Posted by Larry at 5:31 PM No comments:
Labels: book reviews, dreams, essays, family, fear, fiction, love, nature, poetry, relationships
Monday, February 22, 2021
Book Review: "Troubles in Paradise" by Elin Hilderbrand
Irene Steele and her adult sons, Baker and Cash, are still trying to come to terms that Russ, their late husband and father, wasn’t the man they thought he was. It’s been an emotional and difficult realization, particularly for Irene.
If learning he was leading a double life with a secret family on the island of St. John wasn’t hard enough to reconcile, now the federal government has seized both his villa on the island, where Irene, Baker, and Cash have been staying, as well as Irene’s home in Iowa. They have no money, no clothes, and all of Irene’s possessions have been seized, and they have to depend on the kindness of new friends.
But trying to make sense of it all causes friction for Irene and Huck, who has become both her boss and a friend with some potential. Baker and Cash experience difficulties in their romantic relationships, too. All three are at a crossroads in trying to figure out what their next steps will be, but they know they want to stay on St. John.
Yet with a mysterious figure watching them from a jeep, and a hurricane threatening the island, will they be able to get closure of any kind? And will the island survive?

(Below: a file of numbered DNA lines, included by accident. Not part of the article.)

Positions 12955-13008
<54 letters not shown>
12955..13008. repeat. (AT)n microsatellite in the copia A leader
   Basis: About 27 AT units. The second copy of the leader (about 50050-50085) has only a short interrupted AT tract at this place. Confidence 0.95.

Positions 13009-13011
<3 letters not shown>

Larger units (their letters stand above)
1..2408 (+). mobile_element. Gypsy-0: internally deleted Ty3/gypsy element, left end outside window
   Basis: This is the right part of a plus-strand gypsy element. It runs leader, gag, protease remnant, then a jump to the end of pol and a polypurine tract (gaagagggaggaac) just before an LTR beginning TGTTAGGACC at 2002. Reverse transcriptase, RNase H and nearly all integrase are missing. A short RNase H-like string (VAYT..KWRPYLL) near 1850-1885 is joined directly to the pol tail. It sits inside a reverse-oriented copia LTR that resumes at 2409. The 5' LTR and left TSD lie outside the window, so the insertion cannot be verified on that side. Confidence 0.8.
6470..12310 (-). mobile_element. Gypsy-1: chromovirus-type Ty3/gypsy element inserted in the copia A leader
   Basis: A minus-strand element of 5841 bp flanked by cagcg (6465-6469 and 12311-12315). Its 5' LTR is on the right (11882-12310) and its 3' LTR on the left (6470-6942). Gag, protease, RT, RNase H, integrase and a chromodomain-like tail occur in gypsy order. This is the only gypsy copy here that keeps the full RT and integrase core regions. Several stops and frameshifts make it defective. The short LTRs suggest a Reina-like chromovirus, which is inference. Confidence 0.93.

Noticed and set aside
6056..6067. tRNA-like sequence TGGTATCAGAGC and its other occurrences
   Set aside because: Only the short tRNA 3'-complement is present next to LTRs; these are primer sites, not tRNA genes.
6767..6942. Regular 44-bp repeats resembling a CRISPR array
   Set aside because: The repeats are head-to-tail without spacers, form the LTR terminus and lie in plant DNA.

I have become a big fan of Hilderbrand’s books over the last six months, and I really enjoyed this series. She has such a talent for imagery—I’ve never been to St. John but I could see it in my mind’s eye. She’s also really skilled at creating tension and obstacles in romantic relationships.
There were times I really wanted to shake these characters for not saying what was on their minds. (I feel like that a lot when I read, lol.) I definitely felt invested in this series and I’m sad it’s over. But at least I have more of her books to read!
Posted by Larry at 5:00 PM No comments:
Labels: book reviews, family, fiction, friendship, grief, infidelity, lies, love, money, parenthood, relationships, secrets
Book Review: "A Meeting of Two Prophets" by Judah Tasa
Moishe is an 18-year-old Hasidic Jew from London. He dreams of a lifetime of study, of marrying and being a good father and provider. But there’s also a part of him that has feelings he’s fought to ignore, feelings he doesn’t quite understand.